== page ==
TERM/WEEK: THIRD TERM/WEEK 1
DATE: 12th July, 2020
CLASS: JSSS 1
TOPIC: Figures of Speech
Notes for the pupils
A figure of speech is a word or phrase that possesses a separate meaning from its literal definition. It is usually intended to heighten a dramatic effect.
Figures of speech – Listed below from 1 to 10 are some figures of speech.
- Simile: A simile is a figure of speech that compares two objects or situations that are similar with the use of “like” and “as”.
(a) And then lies yam! Like a giant wrestler with legs.
(b) Curses are like chickens: they come home to roost.
(c) Her cheeks appear as the dawn of day.
(d) His blue shirt blows in the breeze like a tattered kite.
- Metaphor: This is a figure of speech that also deals with comparison, metaphor compares two contrasting ideas, the resemblance is implied and not formally expressed.
(a) The general who is a lion in the field has seen many wars.
(b) He is not good at cricket; he has okra fingers.
- Irony: Language is employed to give an impression to that which results from a literal interpretation. It is the reverse of meaning.
(a) Charles is so brilliant that he passed one subject out of his nine papers.
(b) The leader enjoyed the reputation of being the wisest fool in Christendom.
- Euphemism: This is a figure of speech in which hash and unpleasant events are presented in a pleasant way.
(a) We discovered it was a fairy tale.
(b) He passed on his bed this morning.
(c) The young girl was put in the family way.
(d) She used to be a lady of easy virtue.
- Metonymy: Metonymy is the representation of one thing by something closely associated with it.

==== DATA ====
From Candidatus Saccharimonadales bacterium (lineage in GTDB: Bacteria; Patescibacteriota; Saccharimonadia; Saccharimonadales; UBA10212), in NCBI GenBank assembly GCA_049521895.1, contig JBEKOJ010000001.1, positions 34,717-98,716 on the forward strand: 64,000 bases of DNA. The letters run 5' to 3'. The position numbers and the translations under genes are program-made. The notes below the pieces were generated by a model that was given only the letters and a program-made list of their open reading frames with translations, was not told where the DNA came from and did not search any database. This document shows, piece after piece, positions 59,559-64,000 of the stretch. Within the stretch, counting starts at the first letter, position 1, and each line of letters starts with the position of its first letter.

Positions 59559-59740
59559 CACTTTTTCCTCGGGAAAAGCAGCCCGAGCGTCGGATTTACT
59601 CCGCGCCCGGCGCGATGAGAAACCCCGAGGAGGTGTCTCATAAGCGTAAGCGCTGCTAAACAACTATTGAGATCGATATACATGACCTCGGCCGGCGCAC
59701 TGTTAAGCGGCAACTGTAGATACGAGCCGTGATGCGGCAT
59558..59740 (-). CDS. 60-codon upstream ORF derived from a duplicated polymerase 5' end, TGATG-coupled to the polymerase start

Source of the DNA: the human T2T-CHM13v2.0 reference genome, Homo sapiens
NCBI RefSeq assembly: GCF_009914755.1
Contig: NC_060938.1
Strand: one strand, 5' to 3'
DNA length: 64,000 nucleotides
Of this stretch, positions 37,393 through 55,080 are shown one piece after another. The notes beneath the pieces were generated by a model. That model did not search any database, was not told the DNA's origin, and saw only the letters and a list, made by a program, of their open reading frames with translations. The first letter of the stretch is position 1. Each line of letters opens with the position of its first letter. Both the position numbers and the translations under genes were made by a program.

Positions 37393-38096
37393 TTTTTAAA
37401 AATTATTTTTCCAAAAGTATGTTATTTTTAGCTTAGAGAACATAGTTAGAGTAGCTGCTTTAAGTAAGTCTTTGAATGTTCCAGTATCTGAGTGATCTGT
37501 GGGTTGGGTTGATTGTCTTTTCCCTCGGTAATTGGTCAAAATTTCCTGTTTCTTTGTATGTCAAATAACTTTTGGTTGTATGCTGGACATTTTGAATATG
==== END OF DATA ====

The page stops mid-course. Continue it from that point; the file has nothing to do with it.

(a) Sceptre and crown shall tremble down.
(b) The crown is supreme.
(a) The pulpit should be very careful of what they do, so that they should not lead the pew astray.
- Synecdoche: This is the use of a part to represent a whole or a whole can be used to represent a part.
(a) All hands on deck.
(b) The country grows more prosperous every year.
(c) She controls all the heads in the village.
(d) Thousands of eyes gazed on him at the occasion.
- Oxymoron: Oxymoron is the placing side by side two seemingly contradictory words.
(a) King’s too tamed are cold fire.
(b) To some, women are necessary evil.
(c) What a sick health.
(d) There are many traitor friends around.
- Antonomasia: This is a special form of figure of speech in which the name of a well-known person, place or event is used to represent some quality.
(a) She is the Jezebel of our time.
(b) Rome may be another Sodom and Gomorrah
(c) Her home is now a Golgotha.
- Apostrophe: In apostrophe, an inanimate object or objects, which may not be seen physically, are being addressed as if they understand the message uttered or as if personally present.
(a) Sweet autumn! Loviest village of pain.
(b) Ye gods, ye gods, must I endure this?
(c) Treachery! Thou are woman.
(d) Oh grave where is thy sting.
- Pun: This is a figure of speech which has two meanings in spite of the similar sound in it. It is an act of playing on words.
(a) Your money is save in a safe.
(b) Is poor live deserve living? That depends on the liver.
(c) You have dancing shoes with nimble soles: while I have a soul of lead.
Write (5) five figures of speech outside the ones you have been taught giving three (3) examples of each.